Moore: Cardinals' Chandler Jones was so dominant we should re-evaluate NFL statistics

Greg Moore
Arizona Republic

Chandler Jones is on pace to finish this season with more sacks than Arizona native Mark Gastineau had in his career.

Gastineau, of course, was the long-time single-season sack king, having set the record for the Jets in 1984 and holding the crown until Michael Strahan (with an assist from Brett Favre) took the record at the end of the 2001 season.

But the wildest thing is that we don’t know the half of how dominant Jones was in Week 1.

Jones’ performance highlights a massive — but easily correctable — problem with NFL stats. There aren’t enough numbers available to evaluate guys who don’t regularly touch the ball.

If the league could help create more numbers for defensive players, it could help fix an imbalance in Hall of Fame selections that tilts away from defenders and blockers and toward passers and ballcarriers.

(A revamp of defensive stats would also help Round Valley High’s Gastineau. You’ll see how toward the end of this column.)

“That’s an interesting idea … I don’t know. I certainly would be all for statistics that help increase the value of players on the interior. I’d always love to see that improve,” Cardinals defensive tackle Corey Peters said on Tuesday.

“But I’m content with where things are. I feel like real fans of the game, people that really watch the tape, have appreciation for everybody that’s out there, no matter how big or small the role is.”

A case for more numbers

My favorite NFL statistical resource is pro-football-reference.com.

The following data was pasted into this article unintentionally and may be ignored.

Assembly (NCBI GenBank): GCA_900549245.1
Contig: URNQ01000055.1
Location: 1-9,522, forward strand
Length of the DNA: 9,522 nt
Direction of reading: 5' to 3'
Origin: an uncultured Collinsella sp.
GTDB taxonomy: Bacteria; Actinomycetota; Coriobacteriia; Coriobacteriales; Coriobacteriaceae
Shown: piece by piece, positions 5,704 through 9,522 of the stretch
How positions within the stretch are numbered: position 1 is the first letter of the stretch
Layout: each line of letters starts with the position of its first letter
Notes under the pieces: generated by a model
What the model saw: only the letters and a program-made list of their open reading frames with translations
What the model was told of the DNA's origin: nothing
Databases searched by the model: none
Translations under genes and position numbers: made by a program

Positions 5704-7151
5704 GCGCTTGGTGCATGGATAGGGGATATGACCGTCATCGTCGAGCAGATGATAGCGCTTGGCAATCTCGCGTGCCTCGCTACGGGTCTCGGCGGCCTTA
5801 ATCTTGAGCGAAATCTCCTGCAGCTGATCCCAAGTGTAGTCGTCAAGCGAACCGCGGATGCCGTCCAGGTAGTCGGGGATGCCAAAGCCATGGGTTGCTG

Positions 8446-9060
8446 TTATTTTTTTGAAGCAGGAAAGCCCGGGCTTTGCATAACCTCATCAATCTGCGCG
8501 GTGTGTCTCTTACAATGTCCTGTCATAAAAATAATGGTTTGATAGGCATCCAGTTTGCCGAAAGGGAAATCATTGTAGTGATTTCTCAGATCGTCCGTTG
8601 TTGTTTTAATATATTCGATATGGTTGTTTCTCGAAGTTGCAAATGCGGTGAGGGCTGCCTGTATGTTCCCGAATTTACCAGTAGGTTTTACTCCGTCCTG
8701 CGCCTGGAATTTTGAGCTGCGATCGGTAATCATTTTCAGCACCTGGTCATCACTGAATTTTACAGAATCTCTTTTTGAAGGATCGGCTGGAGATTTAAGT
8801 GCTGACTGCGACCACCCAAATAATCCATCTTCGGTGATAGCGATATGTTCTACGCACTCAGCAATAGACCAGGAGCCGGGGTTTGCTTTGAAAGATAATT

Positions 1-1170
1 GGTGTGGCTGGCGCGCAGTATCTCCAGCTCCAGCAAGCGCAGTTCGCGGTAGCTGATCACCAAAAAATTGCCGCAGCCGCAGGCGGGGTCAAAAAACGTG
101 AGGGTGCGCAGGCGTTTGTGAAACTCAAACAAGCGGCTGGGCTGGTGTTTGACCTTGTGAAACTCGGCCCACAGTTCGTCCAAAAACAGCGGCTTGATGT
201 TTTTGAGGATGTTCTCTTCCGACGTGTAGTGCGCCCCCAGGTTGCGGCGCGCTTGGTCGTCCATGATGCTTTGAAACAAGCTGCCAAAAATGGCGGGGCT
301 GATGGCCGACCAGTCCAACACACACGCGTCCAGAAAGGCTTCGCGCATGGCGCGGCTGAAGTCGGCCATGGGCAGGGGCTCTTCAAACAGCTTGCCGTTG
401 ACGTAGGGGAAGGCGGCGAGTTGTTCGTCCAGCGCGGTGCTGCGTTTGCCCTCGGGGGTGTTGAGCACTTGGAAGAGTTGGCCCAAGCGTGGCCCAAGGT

Their stat line for Jones shows 5 sacks, 4 tackles for loss and 6 quarterback hits. 

That’s 15 plays of Tennessee’s 64 total offensive snaps that Jones wreaked raw, filthy havoc on the Titans offensive line. Assuming there’s no overlap, that’s darn near 1 out of every 4 plays that Jones was out there doing somebody dirtier than a postgame laundry bin.

It was so bad that Titans’ tackle and former Scottsdale Chaparral star Taylor Lewan said on Twitter, “Got my a-- kicked today, no way around that. I let the team and the fans down. Thank you @chanjones55 for exposing me. It will only force me to get better.”

(And, really, how classy was that? That’s the kind of thing you clip out of a newspaper and show to a kid who had a bad day. Hats off to Lewan and the family that raised him. They are really doing the Valley proud.)

Jones is on pace for 85 sacks this season, which is a statistical anomaly that simply demands exploration.

The record for sacks in a season is 22.5, set by Strahan when Favre sat down in front of him on the first play of Green Bay’s last drive of the 2001-02 regular season.

There have only been 12 seasons in NFL history where a player officially recorded 20 or more sacks. (Two of those belong to Jones’ teammate J.J. Watt, who also would benefit from the expansion of readily available NFL stats being proposed here.)

If Jones puts up five sacks a game to finish with 85 on the season (remember there are 17 regular season games this year), it would be a nearly 280 percent increase over the original record.

It’s not likely, but it’s possible, and it helps show, broadly speaking, how effective Jones was.

But can we get more specific?

Numbers we could use

How many times was he double-teamed by linemen?

How many times did a running back stay in help chip him?